NUST MISIS together with PricewaterhouseCoopers (PwC) have conducted a panel discussion at the Moscow Urban Forum, “Megapolis and University: Investment Model of Partnership”. Martin Hinoul, an international expert in the field of science & investment and the Business Development Director of the Research and Development Center at K.U. Leuven, was invited by NUST MISIS to be a special guest at the event.
Martin Hinoul is an expert at one of Europe`s fastest growing startups—K.U. Leuven Technology Transfer Center. Professor Hinoul notes that for a university or startup to succeed they need to create a critical mass consisting of technology parks, incubators, and accelerators, at a minimum.
An infrastructure, founded in 1998, has built up a network that includes 7,000 businessmen and companies. As part of the implementation of the project, more than 120 independent businesses were created based on K.U. Leuven`s developments in the fields of nanotechnologies, medicine, natural science, etc. According to Hinoul, K.U. Leuven annually invests more than 1 billion euros into R&D, and the center`s annual turnover is 8 billion euros.
According to Martin Hinoul, “Interaction between cities and universities is extremely important as universities will play a key role not only in the fields of science and education but also in the economic growth of cities”.
In the knowledge economy, innovative research centers, which generate ideas and transfer technology, have the potential to become engines of urban and regional development.
“Today, world-class research universities are involved in the transformation of the economy, as they affect society and urban environments, forming a culture of openness for the development of effective interaction with the city. Leading scientific and educational centers attract the world`s best scientists, professors, and students from around the world, which has a significant impact on the development of existing and the formation of new industries. University activities contribute to [Moscow]`s attractiveness for Russian and international students, creating points of multiple interaction as a basis for the birth of innovations”, said Alevtina Chernikova, Rector of NUST MISIS.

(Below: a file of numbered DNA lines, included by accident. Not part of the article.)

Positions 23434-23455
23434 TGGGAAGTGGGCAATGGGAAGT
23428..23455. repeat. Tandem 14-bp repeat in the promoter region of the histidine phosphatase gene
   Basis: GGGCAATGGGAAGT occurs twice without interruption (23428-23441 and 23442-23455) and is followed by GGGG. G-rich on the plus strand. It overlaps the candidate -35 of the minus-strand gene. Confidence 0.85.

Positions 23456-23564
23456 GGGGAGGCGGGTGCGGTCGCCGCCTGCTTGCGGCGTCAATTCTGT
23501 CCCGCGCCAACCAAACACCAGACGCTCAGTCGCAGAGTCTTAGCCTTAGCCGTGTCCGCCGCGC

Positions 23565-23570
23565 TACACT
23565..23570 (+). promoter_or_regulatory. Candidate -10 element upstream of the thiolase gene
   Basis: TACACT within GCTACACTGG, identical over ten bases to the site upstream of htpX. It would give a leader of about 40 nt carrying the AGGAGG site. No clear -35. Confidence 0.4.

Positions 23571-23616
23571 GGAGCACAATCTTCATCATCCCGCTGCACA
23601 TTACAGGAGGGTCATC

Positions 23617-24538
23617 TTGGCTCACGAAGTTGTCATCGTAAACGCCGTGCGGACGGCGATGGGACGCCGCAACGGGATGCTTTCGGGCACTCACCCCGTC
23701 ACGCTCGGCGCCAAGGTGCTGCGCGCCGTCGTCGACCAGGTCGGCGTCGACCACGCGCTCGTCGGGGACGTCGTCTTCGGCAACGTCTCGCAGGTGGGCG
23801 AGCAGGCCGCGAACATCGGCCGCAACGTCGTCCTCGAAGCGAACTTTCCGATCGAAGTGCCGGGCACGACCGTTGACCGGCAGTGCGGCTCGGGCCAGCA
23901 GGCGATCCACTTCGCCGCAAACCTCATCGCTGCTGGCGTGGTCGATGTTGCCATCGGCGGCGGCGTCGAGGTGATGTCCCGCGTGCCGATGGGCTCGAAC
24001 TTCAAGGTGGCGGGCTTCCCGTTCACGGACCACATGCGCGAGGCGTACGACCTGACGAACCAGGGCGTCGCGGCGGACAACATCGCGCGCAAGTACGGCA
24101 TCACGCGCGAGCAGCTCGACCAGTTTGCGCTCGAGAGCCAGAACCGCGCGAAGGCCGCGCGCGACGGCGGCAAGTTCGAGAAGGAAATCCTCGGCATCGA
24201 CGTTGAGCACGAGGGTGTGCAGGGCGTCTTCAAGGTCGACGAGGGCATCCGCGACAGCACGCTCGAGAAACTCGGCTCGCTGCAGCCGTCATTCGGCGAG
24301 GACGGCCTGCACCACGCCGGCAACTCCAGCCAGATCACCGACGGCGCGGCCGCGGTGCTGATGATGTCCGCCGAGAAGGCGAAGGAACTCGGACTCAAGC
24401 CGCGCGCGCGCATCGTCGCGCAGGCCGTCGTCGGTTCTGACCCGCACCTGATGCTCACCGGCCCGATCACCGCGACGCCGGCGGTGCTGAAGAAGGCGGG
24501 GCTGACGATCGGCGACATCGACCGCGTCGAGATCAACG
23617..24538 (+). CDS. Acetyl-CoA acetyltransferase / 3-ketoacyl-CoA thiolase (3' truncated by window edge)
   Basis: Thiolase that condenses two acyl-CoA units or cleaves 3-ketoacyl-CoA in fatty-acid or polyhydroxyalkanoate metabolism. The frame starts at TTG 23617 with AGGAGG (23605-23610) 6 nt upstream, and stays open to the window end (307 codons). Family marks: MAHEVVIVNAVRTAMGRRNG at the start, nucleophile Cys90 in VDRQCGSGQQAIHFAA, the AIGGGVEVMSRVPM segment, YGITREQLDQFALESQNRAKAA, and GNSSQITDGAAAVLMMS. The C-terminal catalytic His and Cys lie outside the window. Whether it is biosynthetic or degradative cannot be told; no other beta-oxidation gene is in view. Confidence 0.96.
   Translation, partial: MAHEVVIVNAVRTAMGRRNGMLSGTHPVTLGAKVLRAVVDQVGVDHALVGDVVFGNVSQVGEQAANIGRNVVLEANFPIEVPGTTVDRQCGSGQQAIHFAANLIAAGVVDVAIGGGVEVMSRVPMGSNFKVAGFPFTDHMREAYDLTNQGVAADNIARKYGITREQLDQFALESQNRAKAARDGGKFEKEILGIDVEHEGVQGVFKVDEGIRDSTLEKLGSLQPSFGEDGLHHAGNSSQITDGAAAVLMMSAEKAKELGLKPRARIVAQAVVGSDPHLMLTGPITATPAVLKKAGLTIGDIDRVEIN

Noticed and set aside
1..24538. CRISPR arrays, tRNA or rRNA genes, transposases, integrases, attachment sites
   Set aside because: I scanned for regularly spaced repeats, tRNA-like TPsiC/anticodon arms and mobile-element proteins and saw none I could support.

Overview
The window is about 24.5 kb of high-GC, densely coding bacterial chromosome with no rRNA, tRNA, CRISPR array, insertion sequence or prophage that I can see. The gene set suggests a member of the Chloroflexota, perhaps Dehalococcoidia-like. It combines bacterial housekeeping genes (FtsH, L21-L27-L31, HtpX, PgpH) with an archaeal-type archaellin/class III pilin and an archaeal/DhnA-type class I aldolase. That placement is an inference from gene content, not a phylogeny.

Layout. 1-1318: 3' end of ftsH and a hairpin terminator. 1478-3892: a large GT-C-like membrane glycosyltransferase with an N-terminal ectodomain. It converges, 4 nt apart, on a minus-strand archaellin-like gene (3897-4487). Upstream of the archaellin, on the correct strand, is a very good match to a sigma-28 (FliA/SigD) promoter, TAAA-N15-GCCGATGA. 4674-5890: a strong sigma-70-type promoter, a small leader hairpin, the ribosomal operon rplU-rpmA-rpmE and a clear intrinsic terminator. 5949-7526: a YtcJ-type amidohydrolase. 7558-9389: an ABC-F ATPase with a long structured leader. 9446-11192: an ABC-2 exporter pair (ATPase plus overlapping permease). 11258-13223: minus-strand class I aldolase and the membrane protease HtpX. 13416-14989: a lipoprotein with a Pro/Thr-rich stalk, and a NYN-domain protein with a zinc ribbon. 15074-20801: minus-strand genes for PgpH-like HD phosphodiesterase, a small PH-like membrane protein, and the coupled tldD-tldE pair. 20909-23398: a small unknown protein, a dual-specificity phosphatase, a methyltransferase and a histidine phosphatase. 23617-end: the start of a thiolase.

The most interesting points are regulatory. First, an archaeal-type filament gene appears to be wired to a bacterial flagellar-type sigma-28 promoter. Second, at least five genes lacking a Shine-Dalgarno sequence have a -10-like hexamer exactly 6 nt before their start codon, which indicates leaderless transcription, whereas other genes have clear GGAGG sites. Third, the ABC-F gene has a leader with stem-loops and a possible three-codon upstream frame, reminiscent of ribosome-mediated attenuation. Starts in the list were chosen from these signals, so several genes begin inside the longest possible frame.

In 2016, 23 leading European research universities provided 100 billion euros of added value to their regions. Based off these numbers, in large cities the total contribution of a leading university to the economy can equal
“Universities will continue to provide education to the city`s residents but they will also increasingly create workplaces with higher value added. To do this, cities need to create business incubators, accelerators, research parks, and ensure the participation of venture capital. To attract talented people, cities themselves must be attractive”, — said Martin Hinoul.
As participants of the discussion noted, a city should become a customer, so to speak, of universities, because innovations often derive directly from universities. University zones of megacities provide a higher education level to the population, and help attract and retain talent. Thus, a key strategy for urban development should be the development of human capital, which attracts universities. As Yuri Pukha, PwC Partner, noted, the cities of the future will spring up around universities.
According to Alevtina Chernikova, “NUST MISIS aims to create an open, accessible, and convenient campus integrated into the urban space. This year, the development of an additional entrance to Gorky Park from the NUST MISIS campus will be completed. This will allow us to include the University`s territory in a single space with the Park. Together with Moscow, we hold pop science, educational, and professional navigation events available to the general public such as Maker Fair Moscow, #EdCrunch, an international educational conference, University Saturdays at FabLab, science festivals, and film screenings, among other things”.
K.U. Leuven and NUST MISIS have been cooperating since 2017, when the parties signed a cooperation agreement in the field of science and education. The creation of a joint educational English language program for digital manufacturing and the development of the program’s online courses are the first step in the agreement.